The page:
Breaking bad: Mötley Crüe’s porny photo layout in OUI magazine, 1982 (NSFW)
08:53 am
Breaking bad: Mötley Crüe’s porny photo layout in OUI magazine, 1982 (NSFW)

An early promo shot of Mötley Crüe.
In an effort to not diminish the importance of heavy metal in the year 1982, I feel compelled to make a few opening remarks on the year horny metal band Mötley Crüe first terrorized the eyes of “readers” of a national publication—adult magazine OUI.

In 1982, Venom released their deeply influential second album, Black Metal, the Scorpions burned our faces off with their eighth record, Blackout, Judas Priest delivered Screaming for Vengeance, and Iron Maiden unleashed The Number of the Beast. 1982 was also the same year the Plasmatics socked it to us with Coup d’Etat, which the LA Times called “the best slice of unrelenting heavy metal since the last AC/DC album” (1981’s For Those About To Rock). If referring to the Plasmatics as a “heavy metal” band makes you shake your head, here’s an interesting fact: Wendy O. and the band recorded Coup d’Etat in Germany with Dieter Dierks who had just worked with the Scorpions on Blackout. He helped push the Plasmatics’ punk sound to a heavier, more metal realm. Reviews of Coup d’Etat have even referred to Williams as an “Iron Maiden” for her vocal work on the record. So the next time someone tells you how much music in the 80s sucked, tell ‘em to Stop. Now that we have established 1982 as a pretty damn good year for heavy metal let’s talk about Mötley Crüe’s appearance in Playboy magazine’s pornier sister publication, OUI. (Playboy’s Penthouse, if you will.)

As noted above, this would be the first time Crüe’s mugs (and more) would be seen in a magazine with national distribution. Crüe had not even been called Mötley Crüe for a year when photographer Mark Weiss came to LA to shoot the band in their natural surroundings for one of his monthly contributions to OUI which, according to Weiss, kept him busy taking photos of rock stars and naked ladies. While Weiss was in LA, he took twenty or so shots of Mötley mugging for their lives with a couple of topless blonde models, pentagrams, all of the Aqua Net, human skulls, and a motorcycle, among other heavy metal staples. The photoshoot is accompanied by a long interview with Nikki, Tommy, Mick, and Vince (the magazine mistakenly spelled Vince’s last name as “Neal”), with OUI writers Mikael Kirke and Joe Bivona. It is full of all kinds of salacious statements—as one should expect it to be. And, since OUI was a porn magazine, the 1982 version of Mötley Crüe were probably even more over the top than usual (you can read the entire interview here). Here’s one excerpt not about sex, but an account by Vince about a science experiment Crüe conducted in Canada in order to deduce how long it would take for a Sony television set to fall out of a hotel window:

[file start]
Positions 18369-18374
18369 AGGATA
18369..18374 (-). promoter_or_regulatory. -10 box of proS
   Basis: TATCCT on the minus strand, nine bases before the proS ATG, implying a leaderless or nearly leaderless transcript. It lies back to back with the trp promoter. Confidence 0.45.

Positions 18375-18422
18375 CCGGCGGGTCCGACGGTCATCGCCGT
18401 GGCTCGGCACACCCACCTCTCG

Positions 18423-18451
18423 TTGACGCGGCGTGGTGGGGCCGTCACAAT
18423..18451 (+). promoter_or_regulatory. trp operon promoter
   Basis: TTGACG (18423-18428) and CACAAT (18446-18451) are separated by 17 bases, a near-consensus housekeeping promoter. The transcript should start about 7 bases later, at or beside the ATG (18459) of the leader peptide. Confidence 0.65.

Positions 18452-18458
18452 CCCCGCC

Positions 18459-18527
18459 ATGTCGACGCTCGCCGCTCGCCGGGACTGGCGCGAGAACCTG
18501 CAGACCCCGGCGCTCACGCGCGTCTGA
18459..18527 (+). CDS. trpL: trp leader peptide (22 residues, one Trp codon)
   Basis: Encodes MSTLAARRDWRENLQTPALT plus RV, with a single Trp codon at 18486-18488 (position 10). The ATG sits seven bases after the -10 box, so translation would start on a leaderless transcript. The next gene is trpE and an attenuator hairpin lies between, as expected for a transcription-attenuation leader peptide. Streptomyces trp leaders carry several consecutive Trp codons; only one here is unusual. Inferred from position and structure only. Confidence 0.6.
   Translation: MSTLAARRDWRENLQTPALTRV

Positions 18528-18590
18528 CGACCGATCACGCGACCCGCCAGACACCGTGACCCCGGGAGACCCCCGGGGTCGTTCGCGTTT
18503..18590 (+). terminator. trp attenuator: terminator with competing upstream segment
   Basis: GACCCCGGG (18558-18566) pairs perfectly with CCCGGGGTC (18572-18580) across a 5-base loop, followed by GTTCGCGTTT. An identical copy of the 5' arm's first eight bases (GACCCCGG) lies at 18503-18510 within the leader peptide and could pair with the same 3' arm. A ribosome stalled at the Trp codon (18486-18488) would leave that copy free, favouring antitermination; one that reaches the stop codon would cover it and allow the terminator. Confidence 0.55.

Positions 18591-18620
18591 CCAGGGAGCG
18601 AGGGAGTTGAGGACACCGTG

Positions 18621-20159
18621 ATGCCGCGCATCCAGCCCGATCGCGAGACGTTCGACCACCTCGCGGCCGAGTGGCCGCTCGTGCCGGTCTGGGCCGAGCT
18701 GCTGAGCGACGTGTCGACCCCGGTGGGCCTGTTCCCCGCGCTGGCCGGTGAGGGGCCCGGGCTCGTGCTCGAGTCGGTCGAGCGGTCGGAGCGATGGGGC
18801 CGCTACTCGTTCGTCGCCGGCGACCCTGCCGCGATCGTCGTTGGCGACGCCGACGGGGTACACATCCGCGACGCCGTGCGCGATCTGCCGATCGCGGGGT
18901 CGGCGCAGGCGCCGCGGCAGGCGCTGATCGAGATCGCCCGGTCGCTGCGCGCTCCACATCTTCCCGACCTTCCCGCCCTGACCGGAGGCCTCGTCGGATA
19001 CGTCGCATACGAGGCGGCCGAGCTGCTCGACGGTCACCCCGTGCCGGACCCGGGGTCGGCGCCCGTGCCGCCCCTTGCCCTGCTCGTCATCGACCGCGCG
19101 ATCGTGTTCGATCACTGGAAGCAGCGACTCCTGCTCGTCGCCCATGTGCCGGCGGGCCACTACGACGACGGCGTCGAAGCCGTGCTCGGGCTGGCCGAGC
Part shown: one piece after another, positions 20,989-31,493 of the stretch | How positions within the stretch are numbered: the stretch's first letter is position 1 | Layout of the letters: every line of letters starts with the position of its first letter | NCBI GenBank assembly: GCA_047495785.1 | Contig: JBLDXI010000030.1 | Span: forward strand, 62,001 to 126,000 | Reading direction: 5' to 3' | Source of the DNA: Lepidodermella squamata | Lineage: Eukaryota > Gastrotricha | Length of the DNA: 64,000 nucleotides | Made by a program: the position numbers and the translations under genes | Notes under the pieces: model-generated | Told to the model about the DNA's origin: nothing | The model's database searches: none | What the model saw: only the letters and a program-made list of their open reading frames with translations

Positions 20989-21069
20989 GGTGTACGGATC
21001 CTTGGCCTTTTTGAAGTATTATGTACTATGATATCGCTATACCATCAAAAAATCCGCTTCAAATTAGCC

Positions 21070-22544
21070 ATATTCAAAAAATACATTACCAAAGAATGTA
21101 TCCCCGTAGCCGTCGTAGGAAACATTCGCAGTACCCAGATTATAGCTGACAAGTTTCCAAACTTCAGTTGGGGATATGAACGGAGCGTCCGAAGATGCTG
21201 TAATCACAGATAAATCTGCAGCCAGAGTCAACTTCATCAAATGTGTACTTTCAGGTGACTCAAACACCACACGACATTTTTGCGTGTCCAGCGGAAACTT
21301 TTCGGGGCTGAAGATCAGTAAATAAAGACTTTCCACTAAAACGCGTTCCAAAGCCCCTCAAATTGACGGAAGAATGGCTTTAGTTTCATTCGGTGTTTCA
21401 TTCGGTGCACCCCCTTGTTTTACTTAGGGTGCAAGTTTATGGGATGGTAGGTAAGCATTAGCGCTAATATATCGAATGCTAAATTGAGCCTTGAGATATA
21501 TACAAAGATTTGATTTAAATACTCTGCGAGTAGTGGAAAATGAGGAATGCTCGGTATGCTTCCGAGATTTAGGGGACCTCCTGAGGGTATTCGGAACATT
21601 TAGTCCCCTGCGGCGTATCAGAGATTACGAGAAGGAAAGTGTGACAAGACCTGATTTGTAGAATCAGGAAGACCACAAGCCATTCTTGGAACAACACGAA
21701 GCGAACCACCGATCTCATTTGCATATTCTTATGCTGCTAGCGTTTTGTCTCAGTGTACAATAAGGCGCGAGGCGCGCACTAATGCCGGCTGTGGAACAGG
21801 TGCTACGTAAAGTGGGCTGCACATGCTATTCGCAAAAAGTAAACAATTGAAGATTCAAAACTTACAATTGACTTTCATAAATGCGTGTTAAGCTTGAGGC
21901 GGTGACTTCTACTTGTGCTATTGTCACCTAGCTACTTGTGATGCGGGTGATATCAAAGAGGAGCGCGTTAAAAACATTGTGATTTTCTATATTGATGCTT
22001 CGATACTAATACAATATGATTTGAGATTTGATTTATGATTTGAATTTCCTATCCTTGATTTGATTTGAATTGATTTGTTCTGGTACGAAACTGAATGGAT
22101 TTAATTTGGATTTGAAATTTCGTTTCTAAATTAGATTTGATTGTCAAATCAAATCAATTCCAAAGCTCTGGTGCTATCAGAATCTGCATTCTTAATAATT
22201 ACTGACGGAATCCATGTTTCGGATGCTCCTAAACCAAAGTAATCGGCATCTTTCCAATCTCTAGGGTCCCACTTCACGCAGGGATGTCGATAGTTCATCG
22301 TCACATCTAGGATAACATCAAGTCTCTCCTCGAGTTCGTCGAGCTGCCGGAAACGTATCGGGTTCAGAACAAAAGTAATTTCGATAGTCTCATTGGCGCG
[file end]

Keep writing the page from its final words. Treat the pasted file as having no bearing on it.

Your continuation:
Oui: Are you guys into tearing up hotels?
Vince Neil: We got thrown out of Canada for that. Don’t bring a Sony TV in front of Mötley Crüe. You won’t have it too long.
Oui: So how long does it take for a television to…
Vince Neil: To drop out of a hotel? We timed it. Everybody in the band had a TV set, and we threw them out one at a time. Mickey’s (guitarist Mick Mars) went down in exactly seven seconds, which is a little over his mark. Nikki’s went down in 6.3 seconds, but he gave it a little push. Tommy’s went down in five seconds flat and hit a hooker on the street. She must have some voice to scream that loud!

First of all, Crüe’s antics during their 1982 tour of Canada are well documented and Lee’s television tossing has been verified as fact. However, if said television did inadvertently hit a hooker on its way to its death, I can’t understand why there isn’t a news item with the title, “Tommy Lee Nails Canadian Hooker With TV,” but that’s just how my brain tries to come to terms with such conundrums. I should probably get that checked out. Lastly, there is one more heavy metal connection in this issue of OUI—the model on the cover is Cheryl Rixon. Rixon, Penthouse magazine’s Pet of the Year in 1979, appeared in a controversial layout in Kerrang! magazine in 1982 with none other than Judas Priest.

Photos of Mötley Crüe behaving like Mötley Crüe in 1982 in OUI follow.





Penthouse Pet and pal of Judas Priest, Cheryl Rixon.

Footage of Mötley Crüe lipsycing “Looks That Kill” on the short-lived music/television game show hosted by Jon ‘Bowzer’ Bauman of Sha Na Na fame, ‘The Pop ‘N’ Rocker Game’ 1983. 

Previously on Dangerous Minds:
Did Mötley Crüe replace Nikki Sixx with a teenaged alcoholic Satanist clone in 1983?
Slayer’s Tom Araya belting Motley Crue, Priest, and Dio covers in 1983
‘My Life in Orgone Boxes’: William Burroughs on his sexual science experiments in OUI magazine, 1977
Judas Priest’s racy photoshoot with a Penthouse Pet

Posted by Cherrybomb
08:53 am



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